Natalie Fiorilli | Asst. Sports Editor
Even as a graduate, former Duquesne women’s basketball guard April Robinson continues to add to her impressive collegiate résumé — with her latest accolade being named the Atlantic 10 Scholar Athlete of the Year.
The award is received by one female and one male student-athlete representing the Atlantic 10 Conference each year.
Before Robinson, the only Duquesne student-athlete given the honor was Duquesne women’s basketball great, Korie Hlede, who won the award in 1998. Upon the announcement of the award, head coach Dan Burt expressed his pride in Robinson not only for her ability on the court, but also her success in the classroom.
“April is the definition of student athlete,” Burt said. “She is one of the finest young women who have ever walked the Bluff as a student. Her work in the classroom and on the court will be a template for future gener
ations of students and student athletes. April gave her greatest effort every day and her success is the product of that work ethic.”
In her career with the Dukes, Robinson established herself as the program’s all-time 3-point leader, knocking down 239 in her four years. She also holds a Duquesne record for most starts at 129 total.
On top of these statistical marks, the former Duquesne guard was named A-10 Conference Co-Player of the Year, was an A-10 First-Team All-Conference selection, a Lieberman Award finalist and the Duquesne Female Student-Athlete of the Year — just to name a few.
In her final season on the Bluff, Robinson led the Dukes in the following categories: points (508), points per game (14.9), field goal attempts (13.3 per game), 3-pointers (75), assists (217), steals (63) and minutes played (1,197).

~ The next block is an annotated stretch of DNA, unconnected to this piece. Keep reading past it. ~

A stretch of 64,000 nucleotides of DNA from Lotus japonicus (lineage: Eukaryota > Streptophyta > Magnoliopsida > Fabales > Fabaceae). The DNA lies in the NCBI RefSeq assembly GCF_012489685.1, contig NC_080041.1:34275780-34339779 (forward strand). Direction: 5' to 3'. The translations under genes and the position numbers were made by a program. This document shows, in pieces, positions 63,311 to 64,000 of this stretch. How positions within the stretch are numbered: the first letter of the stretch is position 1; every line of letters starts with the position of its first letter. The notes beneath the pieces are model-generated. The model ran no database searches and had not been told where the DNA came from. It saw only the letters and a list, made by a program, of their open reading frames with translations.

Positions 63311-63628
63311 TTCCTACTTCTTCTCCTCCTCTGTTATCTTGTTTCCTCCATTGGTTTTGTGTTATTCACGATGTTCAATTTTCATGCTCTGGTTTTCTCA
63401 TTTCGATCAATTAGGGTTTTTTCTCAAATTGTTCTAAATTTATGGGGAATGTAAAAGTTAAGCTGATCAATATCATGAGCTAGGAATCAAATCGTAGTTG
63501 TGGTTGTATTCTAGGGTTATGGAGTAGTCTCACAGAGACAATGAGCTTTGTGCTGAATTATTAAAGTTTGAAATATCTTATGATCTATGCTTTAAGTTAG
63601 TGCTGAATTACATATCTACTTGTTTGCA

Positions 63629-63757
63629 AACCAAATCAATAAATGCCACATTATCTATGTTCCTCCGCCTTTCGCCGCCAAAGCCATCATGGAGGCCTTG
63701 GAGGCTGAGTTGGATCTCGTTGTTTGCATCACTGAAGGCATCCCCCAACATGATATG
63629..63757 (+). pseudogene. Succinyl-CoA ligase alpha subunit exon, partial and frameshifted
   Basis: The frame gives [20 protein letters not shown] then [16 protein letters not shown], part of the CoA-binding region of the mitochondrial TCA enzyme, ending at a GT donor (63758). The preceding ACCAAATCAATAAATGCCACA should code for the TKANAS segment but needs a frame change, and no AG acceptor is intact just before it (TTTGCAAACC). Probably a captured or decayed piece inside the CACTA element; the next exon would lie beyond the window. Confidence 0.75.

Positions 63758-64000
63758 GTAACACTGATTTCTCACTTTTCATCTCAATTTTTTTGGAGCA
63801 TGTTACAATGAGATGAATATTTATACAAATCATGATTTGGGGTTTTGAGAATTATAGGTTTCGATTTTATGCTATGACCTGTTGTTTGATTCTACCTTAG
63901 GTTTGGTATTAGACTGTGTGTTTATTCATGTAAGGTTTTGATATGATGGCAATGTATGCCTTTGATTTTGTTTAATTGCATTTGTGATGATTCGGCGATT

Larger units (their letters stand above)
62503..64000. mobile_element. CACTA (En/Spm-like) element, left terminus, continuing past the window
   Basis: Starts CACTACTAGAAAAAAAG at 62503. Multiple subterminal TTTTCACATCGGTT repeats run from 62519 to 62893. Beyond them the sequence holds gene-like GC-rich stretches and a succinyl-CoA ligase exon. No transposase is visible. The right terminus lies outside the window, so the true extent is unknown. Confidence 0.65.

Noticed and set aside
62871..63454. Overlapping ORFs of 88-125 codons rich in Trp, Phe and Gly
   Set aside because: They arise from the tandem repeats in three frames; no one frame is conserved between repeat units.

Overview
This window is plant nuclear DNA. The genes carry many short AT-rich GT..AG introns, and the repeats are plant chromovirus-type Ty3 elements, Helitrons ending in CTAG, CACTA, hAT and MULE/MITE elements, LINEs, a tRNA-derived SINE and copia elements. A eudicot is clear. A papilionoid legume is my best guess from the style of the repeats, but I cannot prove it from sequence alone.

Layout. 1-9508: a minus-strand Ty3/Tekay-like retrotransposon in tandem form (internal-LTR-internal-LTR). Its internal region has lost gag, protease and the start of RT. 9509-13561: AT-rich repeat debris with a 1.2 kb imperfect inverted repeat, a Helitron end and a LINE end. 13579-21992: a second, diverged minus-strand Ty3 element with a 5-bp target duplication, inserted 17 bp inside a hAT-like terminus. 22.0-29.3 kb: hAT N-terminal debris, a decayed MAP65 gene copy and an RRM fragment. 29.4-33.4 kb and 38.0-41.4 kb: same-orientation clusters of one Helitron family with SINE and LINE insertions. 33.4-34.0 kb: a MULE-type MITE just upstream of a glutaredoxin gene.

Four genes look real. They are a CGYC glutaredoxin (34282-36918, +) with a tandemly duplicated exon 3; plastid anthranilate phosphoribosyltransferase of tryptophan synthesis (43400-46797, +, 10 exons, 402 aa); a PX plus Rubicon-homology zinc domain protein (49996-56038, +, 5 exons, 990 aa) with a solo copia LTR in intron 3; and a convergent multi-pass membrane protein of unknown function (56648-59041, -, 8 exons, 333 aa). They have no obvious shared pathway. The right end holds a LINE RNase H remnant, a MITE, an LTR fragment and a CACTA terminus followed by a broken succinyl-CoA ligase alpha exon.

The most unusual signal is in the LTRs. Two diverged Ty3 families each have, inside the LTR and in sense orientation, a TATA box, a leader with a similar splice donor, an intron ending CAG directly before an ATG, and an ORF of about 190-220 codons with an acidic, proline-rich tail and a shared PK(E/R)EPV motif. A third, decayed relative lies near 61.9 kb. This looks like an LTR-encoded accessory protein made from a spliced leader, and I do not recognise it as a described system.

Additionally, Robinson racked up a triple double (17 points, 10 rebounds, 11 assists) against Dayton last season, which was just the third recorded in program history.
Robinson had the ability to elevate the level of play of her teammates as well, thanks to her leadership abilities, according to sophomore guard Chassidy Omogrosso.
“She [Robinson] showed us what Duquesne basketball was all about,” Omogrosso said. “She helped me grow as a player by teaching me great leadership qualities for my next three years.”
Robinson was one of three members of the winningest class in Duquesne women’s basketball history and led the Dukes to their first-ever A-10 Tournament Championship game, NCAA Tournament and victory in the Big Dance.
On top of her accomplishments as an athlete, she also managed to graduate Cum Laude in December of 2015, finishing her undergraduate business degree in less than four years.
“It goes to show that your performance in the classroom is also recognized aside from your performance on the hardwood,” Robinson said. “Focusing in school allowed me to learn necessary skills that enabled me to become a better athlete.”
The Duquesne graduate explained that being selected for this award was a big honor, especially with it being a conference-wide achievement.
Now Robinson is making the transition from student-athlete to a staff member for the University of Pittsburgh’s women’s basketball team, while also working to earn a graduate degree. For Robinson, coaching has always been a goal, and this position could jumpstart her career on the floor.
“This is a new chapter in my career and I am ready to broaden my knowledge of the game,” Robinson said.